The Theosophical Forum – January 1940


When we consider the vastness and complexity which astronomers have revealed to us with regard to the starry heavens, we must often have been struck by the want of proportion between this particular view of the universe and the views which we take as regards other matters. Here we deal with distances utterly beyond the conception of the most soaring imagination, and with time periods on a corresponding scale of immensity. Nor is it only in the starry heavens that we see such vastness and infinite variety. In the stratigraphical scale of geology we find the same immeasurable extent both of time and space; in reviewing the animate kingdoms of Nature the same infinite variety and complexity confronts us. Everywhere we explore, it is the same.

Yet, in comparison with this, how feeble, how small-scale, how timorous, are our theories and speculations on such topics as the origin of man and the creation of worlds! That in a universe of such illimitable range and such viewless perspective, man should have appeared at an epoch which by comparison we may fitly describe as yesterday — this balks our sense of proportion. Again, consider the microscopic scale of our daily round, compared with the vast size and duration of the visible universe. But yet again, it is with our own mind that we conceive this vastness; and how great and how small is man! Great enough to comprehend his own littleness, small enough to marvel at this greatness. Verily this which we know as ourself cannot be but a minute fraction of our real self. Have we not then a greater self, whose range of experience is commensurate with the vastness of this universe whose outer shell we can contemplate with our eyes? Many people have asked themselves this question, glimpsing what must be the truth; yet such a speculation is after all but a first crude guess, a leaping at one bound from the finite to the infinite. Nature is far more complex than that; it is too simple to say that man has just a mortal and an immortal part, and no degrees or stages between. Man is a slowly evolving creature. There are many planes of nature, many universes interblended with each other; and man has many stages of conscious existence, corresponding with all these various planes in the universe, so that he is capable of living consciously in many states. There is more than one "heaven'; there are many heavens — many mansions in my Father's house.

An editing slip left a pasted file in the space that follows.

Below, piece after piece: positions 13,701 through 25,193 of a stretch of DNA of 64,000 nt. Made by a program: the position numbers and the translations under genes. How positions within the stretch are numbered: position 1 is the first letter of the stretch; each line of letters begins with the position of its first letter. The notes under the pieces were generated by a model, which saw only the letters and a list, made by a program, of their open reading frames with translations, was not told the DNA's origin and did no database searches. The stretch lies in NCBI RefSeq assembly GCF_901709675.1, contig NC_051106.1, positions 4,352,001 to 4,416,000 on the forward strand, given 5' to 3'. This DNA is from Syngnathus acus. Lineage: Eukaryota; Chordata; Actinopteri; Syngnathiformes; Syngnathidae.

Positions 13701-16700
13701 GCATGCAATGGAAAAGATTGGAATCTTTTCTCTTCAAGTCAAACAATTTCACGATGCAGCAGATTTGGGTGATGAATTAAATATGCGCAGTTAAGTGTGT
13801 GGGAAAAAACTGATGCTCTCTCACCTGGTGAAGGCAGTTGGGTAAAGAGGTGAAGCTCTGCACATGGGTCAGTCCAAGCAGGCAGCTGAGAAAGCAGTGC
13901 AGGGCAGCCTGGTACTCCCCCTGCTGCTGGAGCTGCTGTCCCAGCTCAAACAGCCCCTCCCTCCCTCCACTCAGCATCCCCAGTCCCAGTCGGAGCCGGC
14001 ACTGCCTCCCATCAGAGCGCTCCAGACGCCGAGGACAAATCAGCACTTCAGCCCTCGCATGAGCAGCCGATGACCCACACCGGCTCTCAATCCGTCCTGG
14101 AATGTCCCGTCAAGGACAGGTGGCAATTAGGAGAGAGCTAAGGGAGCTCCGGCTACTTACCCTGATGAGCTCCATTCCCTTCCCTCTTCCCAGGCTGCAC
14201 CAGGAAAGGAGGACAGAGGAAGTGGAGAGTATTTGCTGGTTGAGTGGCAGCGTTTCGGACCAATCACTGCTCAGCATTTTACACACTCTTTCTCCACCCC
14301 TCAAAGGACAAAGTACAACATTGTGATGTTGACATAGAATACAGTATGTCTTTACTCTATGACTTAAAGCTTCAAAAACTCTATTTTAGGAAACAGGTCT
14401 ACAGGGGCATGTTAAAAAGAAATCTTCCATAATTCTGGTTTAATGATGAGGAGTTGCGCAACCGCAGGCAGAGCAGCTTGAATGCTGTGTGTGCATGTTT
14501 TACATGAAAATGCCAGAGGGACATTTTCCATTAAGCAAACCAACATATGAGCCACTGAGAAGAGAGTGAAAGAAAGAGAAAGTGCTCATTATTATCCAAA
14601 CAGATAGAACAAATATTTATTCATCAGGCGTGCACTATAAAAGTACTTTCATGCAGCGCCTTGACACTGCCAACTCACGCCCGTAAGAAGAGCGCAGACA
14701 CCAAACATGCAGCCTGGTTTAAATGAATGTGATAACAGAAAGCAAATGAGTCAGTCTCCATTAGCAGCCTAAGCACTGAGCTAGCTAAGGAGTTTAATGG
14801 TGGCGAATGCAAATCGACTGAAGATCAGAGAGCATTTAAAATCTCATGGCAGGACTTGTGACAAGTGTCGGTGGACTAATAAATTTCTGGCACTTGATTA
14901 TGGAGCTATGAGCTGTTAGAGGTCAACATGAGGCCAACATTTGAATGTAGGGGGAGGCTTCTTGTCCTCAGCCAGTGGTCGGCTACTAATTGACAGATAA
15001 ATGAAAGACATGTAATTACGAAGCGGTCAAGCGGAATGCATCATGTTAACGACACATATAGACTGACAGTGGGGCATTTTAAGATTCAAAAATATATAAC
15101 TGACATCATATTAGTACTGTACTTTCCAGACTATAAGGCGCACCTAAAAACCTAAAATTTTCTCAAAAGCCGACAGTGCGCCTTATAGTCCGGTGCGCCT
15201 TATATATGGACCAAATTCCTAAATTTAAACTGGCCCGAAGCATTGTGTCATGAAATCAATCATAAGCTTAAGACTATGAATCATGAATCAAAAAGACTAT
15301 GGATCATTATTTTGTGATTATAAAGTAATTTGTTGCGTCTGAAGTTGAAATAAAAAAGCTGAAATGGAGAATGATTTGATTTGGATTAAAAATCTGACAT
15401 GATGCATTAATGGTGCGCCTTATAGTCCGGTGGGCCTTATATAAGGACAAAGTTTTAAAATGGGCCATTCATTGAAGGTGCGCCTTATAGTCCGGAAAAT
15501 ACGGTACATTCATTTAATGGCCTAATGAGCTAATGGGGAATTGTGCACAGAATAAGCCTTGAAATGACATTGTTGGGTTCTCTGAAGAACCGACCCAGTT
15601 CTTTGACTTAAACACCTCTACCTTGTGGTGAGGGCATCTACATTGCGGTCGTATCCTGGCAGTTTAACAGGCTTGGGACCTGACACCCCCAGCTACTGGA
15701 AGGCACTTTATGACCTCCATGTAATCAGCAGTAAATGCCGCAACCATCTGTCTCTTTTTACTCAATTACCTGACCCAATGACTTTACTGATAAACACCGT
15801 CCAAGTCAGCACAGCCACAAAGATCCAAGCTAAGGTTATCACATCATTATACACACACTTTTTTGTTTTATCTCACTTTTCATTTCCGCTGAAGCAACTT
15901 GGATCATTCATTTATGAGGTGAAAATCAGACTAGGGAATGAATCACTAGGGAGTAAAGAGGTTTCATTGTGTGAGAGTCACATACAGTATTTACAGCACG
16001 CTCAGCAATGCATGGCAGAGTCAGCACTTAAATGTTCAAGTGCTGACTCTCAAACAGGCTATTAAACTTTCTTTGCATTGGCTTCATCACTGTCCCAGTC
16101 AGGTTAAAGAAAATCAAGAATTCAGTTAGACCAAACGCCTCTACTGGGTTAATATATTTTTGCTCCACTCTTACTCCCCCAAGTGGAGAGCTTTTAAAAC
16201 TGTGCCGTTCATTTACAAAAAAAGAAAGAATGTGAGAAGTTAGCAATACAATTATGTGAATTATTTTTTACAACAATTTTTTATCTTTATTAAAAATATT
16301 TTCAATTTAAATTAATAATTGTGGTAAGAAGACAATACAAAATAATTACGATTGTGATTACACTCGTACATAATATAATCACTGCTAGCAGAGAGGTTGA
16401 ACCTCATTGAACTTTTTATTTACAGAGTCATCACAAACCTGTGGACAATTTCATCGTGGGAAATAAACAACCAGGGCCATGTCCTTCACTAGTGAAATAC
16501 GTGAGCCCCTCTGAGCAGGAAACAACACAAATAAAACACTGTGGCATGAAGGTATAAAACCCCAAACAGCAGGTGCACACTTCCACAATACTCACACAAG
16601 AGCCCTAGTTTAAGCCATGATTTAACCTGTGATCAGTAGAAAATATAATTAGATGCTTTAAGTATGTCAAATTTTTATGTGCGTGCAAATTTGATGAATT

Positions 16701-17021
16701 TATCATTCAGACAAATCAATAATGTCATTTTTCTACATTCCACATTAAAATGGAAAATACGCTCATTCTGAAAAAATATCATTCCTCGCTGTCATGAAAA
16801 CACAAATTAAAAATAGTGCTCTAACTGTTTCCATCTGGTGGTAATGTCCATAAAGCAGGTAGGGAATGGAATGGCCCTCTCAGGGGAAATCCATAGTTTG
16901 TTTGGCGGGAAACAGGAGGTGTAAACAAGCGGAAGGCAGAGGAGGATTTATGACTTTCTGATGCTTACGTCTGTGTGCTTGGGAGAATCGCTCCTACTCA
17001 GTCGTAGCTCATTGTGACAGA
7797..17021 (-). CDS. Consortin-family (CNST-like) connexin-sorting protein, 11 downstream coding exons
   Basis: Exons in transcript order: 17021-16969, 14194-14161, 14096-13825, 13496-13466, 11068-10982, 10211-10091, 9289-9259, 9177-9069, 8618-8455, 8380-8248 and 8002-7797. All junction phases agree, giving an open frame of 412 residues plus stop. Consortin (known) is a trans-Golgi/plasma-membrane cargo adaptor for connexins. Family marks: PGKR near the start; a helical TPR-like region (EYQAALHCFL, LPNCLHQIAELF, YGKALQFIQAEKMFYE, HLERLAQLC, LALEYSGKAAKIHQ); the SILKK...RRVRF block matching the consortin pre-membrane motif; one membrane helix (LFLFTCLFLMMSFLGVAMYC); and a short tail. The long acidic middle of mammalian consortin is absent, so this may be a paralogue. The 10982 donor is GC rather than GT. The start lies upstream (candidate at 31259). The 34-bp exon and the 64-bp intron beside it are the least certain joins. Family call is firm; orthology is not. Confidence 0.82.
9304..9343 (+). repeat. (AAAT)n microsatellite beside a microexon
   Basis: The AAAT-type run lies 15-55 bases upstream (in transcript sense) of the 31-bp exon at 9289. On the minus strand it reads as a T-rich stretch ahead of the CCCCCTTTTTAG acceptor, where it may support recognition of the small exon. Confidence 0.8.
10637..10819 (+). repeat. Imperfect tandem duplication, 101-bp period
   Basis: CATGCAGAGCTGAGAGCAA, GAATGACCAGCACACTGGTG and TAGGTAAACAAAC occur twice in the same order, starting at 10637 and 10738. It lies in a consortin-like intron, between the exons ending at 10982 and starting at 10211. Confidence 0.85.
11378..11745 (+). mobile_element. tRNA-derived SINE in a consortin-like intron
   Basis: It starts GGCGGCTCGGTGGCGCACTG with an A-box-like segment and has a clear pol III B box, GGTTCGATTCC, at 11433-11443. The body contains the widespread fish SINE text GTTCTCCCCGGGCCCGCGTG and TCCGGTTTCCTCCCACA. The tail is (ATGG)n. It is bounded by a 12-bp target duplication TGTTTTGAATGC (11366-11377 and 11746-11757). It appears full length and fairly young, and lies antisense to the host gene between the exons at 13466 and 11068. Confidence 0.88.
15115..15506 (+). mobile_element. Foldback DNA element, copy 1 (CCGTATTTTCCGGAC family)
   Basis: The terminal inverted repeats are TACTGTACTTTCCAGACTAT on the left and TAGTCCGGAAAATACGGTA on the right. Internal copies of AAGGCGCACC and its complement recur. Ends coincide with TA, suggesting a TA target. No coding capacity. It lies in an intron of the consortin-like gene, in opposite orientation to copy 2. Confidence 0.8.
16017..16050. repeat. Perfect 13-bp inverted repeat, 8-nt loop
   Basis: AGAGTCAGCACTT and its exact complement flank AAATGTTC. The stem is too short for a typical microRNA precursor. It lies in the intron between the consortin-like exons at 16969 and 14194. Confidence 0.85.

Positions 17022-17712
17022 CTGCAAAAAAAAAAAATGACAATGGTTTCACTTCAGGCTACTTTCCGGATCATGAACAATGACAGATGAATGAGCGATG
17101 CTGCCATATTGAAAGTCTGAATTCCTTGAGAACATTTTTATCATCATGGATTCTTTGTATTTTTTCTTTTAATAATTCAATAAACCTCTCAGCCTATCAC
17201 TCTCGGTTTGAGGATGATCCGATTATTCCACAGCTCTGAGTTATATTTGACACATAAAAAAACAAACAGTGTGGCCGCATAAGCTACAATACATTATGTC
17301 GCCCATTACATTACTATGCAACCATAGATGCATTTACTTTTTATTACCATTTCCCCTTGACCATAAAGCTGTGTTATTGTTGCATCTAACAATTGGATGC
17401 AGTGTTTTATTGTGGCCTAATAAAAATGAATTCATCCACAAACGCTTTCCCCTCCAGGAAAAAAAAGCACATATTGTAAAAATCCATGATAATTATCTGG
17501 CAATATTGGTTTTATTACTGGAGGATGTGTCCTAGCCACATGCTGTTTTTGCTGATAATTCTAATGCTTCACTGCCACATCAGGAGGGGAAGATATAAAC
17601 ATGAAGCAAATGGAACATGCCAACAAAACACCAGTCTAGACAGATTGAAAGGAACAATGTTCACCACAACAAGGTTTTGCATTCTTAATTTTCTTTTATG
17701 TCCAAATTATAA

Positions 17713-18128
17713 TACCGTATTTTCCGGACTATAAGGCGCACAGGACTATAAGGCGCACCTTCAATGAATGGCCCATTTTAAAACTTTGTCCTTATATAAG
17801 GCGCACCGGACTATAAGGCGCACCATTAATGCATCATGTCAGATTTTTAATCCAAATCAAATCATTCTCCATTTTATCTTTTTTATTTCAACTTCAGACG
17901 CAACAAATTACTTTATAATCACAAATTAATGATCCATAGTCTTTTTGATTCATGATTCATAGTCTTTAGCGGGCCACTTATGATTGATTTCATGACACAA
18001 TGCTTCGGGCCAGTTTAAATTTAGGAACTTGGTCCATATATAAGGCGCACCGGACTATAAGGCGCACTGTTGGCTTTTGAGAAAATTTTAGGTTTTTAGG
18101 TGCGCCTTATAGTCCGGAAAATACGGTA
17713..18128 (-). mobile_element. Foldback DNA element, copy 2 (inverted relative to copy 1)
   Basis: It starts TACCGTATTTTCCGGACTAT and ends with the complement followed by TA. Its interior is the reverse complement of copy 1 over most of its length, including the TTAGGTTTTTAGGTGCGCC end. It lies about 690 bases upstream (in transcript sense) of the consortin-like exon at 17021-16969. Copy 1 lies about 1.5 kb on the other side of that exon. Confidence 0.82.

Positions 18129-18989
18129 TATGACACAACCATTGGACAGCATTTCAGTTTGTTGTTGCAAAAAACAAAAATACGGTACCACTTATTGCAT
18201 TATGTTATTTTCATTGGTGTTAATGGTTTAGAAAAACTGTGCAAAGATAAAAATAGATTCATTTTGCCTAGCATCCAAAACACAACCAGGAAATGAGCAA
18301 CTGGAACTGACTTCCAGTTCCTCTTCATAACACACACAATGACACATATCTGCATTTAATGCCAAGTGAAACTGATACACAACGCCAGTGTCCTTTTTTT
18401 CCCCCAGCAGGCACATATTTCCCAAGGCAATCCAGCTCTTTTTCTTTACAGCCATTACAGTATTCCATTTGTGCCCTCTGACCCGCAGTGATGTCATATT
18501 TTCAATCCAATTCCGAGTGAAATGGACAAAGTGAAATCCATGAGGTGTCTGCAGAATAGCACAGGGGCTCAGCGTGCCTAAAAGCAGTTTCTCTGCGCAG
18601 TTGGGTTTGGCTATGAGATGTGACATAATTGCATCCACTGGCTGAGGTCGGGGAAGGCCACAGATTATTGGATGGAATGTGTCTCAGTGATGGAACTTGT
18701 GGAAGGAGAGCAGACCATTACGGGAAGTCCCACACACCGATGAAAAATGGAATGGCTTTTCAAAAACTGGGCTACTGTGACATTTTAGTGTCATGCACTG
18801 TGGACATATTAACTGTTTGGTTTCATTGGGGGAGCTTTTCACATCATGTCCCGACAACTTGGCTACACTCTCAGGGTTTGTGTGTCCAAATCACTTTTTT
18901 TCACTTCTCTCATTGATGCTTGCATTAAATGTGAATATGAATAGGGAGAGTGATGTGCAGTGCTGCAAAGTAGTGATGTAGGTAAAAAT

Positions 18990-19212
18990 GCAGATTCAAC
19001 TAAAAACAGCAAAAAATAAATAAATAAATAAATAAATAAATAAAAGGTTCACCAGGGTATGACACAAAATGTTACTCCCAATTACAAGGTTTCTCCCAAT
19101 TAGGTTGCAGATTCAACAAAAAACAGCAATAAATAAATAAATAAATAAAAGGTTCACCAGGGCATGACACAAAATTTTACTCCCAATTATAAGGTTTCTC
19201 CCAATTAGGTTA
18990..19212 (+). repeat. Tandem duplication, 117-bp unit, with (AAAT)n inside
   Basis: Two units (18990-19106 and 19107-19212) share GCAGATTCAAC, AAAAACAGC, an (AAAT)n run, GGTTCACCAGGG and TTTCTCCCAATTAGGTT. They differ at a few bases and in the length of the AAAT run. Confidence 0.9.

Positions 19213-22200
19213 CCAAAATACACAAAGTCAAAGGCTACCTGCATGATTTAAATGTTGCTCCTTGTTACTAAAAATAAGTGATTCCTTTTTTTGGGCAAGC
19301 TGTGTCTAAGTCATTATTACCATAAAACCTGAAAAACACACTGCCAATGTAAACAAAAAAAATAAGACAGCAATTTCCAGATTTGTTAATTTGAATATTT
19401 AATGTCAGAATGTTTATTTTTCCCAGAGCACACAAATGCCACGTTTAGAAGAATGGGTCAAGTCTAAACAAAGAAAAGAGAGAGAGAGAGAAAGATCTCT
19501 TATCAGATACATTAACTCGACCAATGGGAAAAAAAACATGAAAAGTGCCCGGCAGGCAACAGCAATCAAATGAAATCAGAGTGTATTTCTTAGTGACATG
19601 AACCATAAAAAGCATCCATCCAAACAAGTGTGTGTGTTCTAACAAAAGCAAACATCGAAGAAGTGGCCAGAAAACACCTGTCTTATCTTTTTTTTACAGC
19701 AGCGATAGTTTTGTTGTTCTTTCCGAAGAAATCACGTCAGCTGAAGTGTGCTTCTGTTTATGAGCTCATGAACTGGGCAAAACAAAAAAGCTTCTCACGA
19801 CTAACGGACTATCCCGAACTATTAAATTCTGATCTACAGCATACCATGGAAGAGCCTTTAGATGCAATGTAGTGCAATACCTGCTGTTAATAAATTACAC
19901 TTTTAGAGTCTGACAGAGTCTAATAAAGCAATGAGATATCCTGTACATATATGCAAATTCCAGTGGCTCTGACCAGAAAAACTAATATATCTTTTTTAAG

People may talk about being practical and living in the world in which we find ourselves; but, as said, we have reached a stage where our intellectual speculations have outsoared our ordinary life, and an adjustment between the two is due. It is not too much to say that we are living in a state of infancy, with most of our possibilities undeveloped, and in ignorance of what we really are. And people, so fond of hypnotizing themselves to sleep with a catchword, will say that human nature is always the same. This either amounts to saying that things which don't change don't change, or to saying that we cannot grow. Human passions may remain the same, but that does not prevent us from mastering them. And after all what is human nature? We cannot dogmatize on this until we have explored its possibilities.

Our ordinary daily consciousness is limited to earth; but there are actually within us faculties which extend beyond the earth, and whose home is in the greater systems of which the earth is but a part. But those higher faculties are for the most part latent; they are not present to our awareness. Yet it is within the power of any man to enter on that mysterious path of self-evolution by which the light of his inner selves can be focused upon the screen of his conscious awareness, so that he will thereby attain a larger consciousness and transcend the limits of the ordinary personal earthbound life. Though humanity as a whole evolves slowly and will not, as a whole, attain such stages for a long while, yet individuals can and do outstrip other individuals belonging to the same human family. On earth today, and constituting part of our present mankind, are men who have attained these heights in previous cycles of evolution, and who are here now for the purpose of acting as torchbearers to those who are to follow them. And also, the mankind of this earth includes people in many different stages of evolution; even in a great modern city are grouped together people wearing the same clothes, and yet differing vastly in the stage of evolution which they have reached. Such is the complexity of Nature. Who then can say where he himself stands, or where his fellow man stands?

The idea of familiarizing the world with these ideas can hardly be overestimated, because the world has been kept back for so long by ideas that discourage progress, whether they be religious dogmas or scientific dogmas tending to give man a paltry view of his own nature and powers. When we have once vividly realized the possibility of attainment, we have already taken a long first step to an ultimate realization of the actuality. For our mind has made a call upon the light within, and a ray can be shot down which will at once begin its clarifying work on our minds and our lives.

Physically speaking, man is very small, the universe very great; but true greatness is not measured by physical proportions.

Theosophical University Press Online Edition